Victory Bonds will help stop this World War 1 1918 Tie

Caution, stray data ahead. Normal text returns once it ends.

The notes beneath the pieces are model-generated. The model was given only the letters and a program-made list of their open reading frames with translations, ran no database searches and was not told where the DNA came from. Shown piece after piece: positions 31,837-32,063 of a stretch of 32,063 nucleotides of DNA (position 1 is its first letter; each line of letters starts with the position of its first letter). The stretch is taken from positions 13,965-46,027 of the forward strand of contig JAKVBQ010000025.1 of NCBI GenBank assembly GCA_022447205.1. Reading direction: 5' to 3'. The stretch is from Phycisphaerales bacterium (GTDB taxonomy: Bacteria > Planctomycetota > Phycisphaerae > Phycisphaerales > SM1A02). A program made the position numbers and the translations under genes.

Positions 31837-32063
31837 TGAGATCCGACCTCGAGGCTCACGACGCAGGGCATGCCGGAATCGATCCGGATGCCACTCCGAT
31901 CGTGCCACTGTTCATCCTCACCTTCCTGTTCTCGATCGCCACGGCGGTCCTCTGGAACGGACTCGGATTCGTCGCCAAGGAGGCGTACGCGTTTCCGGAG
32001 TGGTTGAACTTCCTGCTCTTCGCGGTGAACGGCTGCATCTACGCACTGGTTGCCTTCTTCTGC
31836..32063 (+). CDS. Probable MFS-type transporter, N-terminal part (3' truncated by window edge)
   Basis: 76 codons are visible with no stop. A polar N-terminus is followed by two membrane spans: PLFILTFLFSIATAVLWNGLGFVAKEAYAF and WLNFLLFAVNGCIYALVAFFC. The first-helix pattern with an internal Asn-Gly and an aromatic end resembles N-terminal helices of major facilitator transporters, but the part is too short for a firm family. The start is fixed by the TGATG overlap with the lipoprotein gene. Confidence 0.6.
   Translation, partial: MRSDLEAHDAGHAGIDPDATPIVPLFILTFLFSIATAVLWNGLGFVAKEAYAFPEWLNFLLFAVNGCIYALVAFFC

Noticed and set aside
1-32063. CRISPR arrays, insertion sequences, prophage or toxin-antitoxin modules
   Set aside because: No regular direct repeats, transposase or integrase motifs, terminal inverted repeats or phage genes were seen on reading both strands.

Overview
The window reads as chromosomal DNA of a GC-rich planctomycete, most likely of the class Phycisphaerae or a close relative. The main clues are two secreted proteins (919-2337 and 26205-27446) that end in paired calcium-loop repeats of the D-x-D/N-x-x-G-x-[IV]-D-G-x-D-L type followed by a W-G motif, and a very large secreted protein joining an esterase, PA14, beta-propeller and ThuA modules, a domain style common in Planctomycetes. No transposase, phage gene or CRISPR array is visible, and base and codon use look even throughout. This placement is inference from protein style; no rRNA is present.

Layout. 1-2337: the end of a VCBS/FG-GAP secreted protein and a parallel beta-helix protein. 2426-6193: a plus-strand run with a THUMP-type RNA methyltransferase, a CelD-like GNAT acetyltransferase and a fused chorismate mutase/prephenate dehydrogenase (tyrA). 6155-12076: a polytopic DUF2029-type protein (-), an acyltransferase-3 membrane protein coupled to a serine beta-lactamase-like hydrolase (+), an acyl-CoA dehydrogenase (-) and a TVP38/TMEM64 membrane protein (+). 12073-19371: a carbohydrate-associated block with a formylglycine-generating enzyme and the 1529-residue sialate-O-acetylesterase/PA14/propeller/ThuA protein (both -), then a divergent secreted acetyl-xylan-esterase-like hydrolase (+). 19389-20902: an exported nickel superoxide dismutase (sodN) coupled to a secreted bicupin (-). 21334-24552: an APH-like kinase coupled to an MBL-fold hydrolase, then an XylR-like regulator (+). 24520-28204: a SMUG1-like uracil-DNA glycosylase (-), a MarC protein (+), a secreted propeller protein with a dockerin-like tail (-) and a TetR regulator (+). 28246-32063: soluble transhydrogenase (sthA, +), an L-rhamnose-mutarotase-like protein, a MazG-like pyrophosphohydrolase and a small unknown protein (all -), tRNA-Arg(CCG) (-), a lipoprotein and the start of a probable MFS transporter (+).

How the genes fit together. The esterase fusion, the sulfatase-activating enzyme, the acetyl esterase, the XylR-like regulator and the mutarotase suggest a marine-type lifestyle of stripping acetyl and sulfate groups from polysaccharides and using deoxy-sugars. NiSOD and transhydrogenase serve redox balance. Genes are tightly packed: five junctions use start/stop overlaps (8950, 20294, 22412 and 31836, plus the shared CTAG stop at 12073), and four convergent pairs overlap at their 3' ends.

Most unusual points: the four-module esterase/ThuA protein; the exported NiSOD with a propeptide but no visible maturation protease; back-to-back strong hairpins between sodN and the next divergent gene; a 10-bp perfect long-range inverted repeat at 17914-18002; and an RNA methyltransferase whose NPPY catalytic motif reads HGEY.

Kulture vs. humanity" - Poster shows a Canadian soldier holding a drowned Red Cross worker and raising his fist at the sailors on the nearby German submarine. Poster is a reference to the sinking of the Canadian Red Cross transport ship Llandovery Castle. 1918 War bonds are debt securities issued by a government for the purpose of financing military operations during times of war. War bonds generate capital for the government and make civilians feel involved in their national militaries. This system is also useful as a means of controlling inflation in such an overstimulated economy by removing money from circulation until hopefully after the war is concluded. Exhortations to buy war bonds are often accompanied with appeals to patriotism and conscience. Government-issued war bonds tend to have a yield which is below market value and are often made available in a wide range of denominations to make them affordable to all citizens. By the summer of 1940, the victories of Nazi Germany against Denmark, Norway, Belgium, the Netherlands and France brought urgency to the government discreetly preparing for possible United States involvement in World War II. Of principal concern were issues surrounding war financing. Many of President Franklin D. Roosevelt's advisers favored a system of tax increases and enforced savings program as advocated by British economist John Maynard Keynes. In theory, this would permit increased spending while decreasing the risk of inflation. Secretary of the Treasury Henry Morgenthau, Jr. however preferred a voluntary loan system and began planning a national defence bond program in the fall of 1940. The intent was to unite the attractiveness of the baby bonds that had been implemented in the interwar period with the patriotic element of the Liberty Bonds from the First World War. Morgenthau sought the aid of Peter Odegard, a political scientist specialized in propaganda, in drawing up the goals for the bond program. On the advice of Odegard the Treasury began marketing the previously successful baby bonds as "defence bonds". Three new series of bond notes, Series E, F and G, would be introduced, of which Series E would be targeted at individuals as "defence bonds". Like the baby bonds, they were sold for as little as $18.75 and matured in ten years, at which time the United States government paid the bondholder $25 Large denominations of between $50 and $1000 were also made available, all of which, unlike the Liberty Bonds of the First World War, were non-negotiable bonds. For those that found it difficult to purchase an entire bond at once, 10 cent savings stamps could be purchased and collected in Treasury approved stamp albums until the recipient had accumulated enough stamps for a bond purchase. The name of the bonds was eventually changed to War Bonds after the Japanese attack on Pearl Harbour on 7 December, 1941, which resulted in the United States entering the war. The War Finance Committee was placed in charge of supervising the sale of all bonds, and the War Advertising Council promoted voluntary compliance with bond buying. Popular contemporary art was used to help promote the bonds. More than a quarter of a billion dollars worth of advertising was donated during the first three years of the National Defence Savings Program. The government appealed to the public through popular culture. Norman Rockwell's painting series, the Four Freedoms, toured in a war bond effort that raised $132 million. Bond rallies were held throughout the country with famous celebrities, usually Hollywood film stars, to enhance the bond advertising effectiveness. The Music Publishers Protective Association encouraged its members to include patriotic messages on the front of their sheet music like "Buy U.S. Bonds and Stamps". Over the course of the war 85 million Americans purchased bonds totalling approximately $185.7 billion. National Service Board for Religious Objectors offered civilian bonds in the United States during World War II, primarily to members of the historic peace churches as an alternative for those who could not conscientiously buy something meant to support the war. These were U.S. Government Bonds not labelled as defence bonds. In all, 33,006 subscriptions were sold for a total value of $6,740,161, mostly to Mennonites, Brethren and Quakers.